GE Renewable Energy’s 12MW Haliade-X prototytpe is complete, with all three record-setting 107-metre blades now bolted on to the offshore machine, which is about to begin trials in the Port of Rotterdam, in the Netherlands.
Once turning, the 220-metre-diameter rotor will capture wind to turn a direct-drive and permanent-magnet-generator transmission system with a 63% gross capacity factor, which, by GE’s calculations, will translate to $35-50m more revenue per unit over the life of a wind farm compared to the 10MW turbines currently being sold by rival OEMs.
GE last month landed the biggest prize to date in the global offshore wind industry with the Haliade-X: a preferred supplier agreement to deliver as many as 300 of the turbines for the giant 3.6GW Dogger Bank project being built off the UK by a developer consortium made up of Equinor and SSE.
The Dogger Bank deal came two weeks after the OEM’s breakout order for the giant turbine – which doubles the rated capacity of next biggest model, the 6MW Haliade 150 – for Danish developer Orsted's 120MW Skipjack and 1.1GW Ocean Wind projects in the US Atlantic. Both orders will be supplied out of GE’s Saint-Nazaire and Cherbourg factories in France.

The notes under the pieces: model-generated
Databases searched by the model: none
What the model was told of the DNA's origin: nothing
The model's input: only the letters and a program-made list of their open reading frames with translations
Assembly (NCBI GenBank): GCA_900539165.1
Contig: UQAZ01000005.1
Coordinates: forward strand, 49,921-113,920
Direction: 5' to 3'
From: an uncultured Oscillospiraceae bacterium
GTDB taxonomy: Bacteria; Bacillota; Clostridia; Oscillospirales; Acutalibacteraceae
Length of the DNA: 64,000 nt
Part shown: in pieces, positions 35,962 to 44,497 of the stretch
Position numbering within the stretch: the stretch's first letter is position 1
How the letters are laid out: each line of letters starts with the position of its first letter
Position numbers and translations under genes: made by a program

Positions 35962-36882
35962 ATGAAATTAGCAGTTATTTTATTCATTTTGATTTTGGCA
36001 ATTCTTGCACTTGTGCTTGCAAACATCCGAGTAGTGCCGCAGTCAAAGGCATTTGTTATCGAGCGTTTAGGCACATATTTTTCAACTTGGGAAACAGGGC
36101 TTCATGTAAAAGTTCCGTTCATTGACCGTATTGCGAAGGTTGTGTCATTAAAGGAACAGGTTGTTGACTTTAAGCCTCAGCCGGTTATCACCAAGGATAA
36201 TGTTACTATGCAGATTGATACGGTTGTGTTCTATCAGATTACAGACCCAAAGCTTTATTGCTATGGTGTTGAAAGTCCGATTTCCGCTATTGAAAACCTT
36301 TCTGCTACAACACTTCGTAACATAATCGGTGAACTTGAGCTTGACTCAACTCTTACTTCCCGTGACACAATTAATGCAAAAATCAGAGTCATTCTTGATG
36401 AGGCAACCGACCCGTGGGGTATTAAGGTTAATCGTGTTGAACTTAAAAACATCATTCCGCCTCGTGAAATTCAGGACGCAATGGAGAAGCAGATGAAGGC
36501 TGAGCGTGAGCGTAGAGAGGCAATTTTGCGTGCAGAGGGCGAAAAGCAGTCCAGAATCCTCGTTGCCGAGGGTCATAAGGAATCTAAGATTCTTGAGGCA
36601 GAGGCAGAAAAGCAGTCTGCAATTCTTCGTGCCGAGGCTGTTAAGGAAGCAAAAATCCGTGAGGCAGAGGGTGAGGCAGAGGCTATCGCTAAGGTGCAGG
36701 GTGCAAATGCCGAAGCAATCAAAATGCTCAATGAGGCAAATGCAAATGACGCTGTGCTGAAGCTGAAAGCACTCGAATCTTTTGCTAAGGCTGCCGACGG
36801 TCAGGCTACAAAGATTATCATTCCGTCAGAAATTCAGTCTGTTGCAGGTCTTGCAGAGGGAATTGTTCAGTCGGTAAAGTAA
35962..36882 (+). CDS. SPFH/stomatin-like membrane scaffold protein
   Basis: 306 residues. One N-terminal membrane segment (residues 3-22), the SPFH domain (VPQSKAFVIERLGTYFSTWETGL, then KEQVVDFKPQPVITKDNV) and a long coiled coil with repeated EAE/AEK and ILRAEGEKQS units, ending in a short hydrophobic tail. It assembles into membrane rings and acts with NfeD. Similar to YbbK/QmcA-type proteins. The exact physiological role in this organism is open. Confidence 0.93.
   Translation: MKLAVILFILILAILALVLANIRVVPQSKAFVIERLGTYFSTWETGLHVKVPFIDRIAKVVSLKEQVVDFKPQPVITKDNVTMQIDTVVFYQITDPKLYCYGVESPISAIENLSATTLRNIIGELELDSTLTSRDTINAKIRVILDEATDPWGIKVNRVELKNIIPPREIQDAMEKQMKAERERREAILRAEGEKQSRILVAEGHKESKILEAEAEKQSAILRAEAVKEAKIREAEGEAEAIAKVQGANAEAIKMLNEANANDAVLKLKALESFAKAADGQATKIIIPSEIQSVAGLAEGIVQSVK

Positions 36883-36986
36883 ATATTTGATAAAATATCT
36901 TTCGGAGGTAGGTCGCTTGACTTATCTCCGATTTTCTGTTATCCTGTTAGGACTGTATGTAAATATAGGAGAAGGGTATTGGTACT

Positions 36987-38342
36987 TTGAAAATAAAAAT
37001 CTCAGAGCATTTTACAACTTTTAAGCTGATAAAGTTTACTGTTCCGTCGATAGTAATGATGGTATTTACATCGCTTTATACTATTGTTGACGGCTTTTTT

In May, Swedish utility Vattenfall announced it would deploy Haliade-Xs on its projects in the North and Baltic Seas but stopped short of anointing GE Renewable Energy with preferred supplier status.
The giant turbine has also been mooted for the 720MW Asa Branca project off Brazil and the OEM recently unveiled plans to build a dedicated Haliade-X factory in China, to manufacture the machine for Asia-Pacific.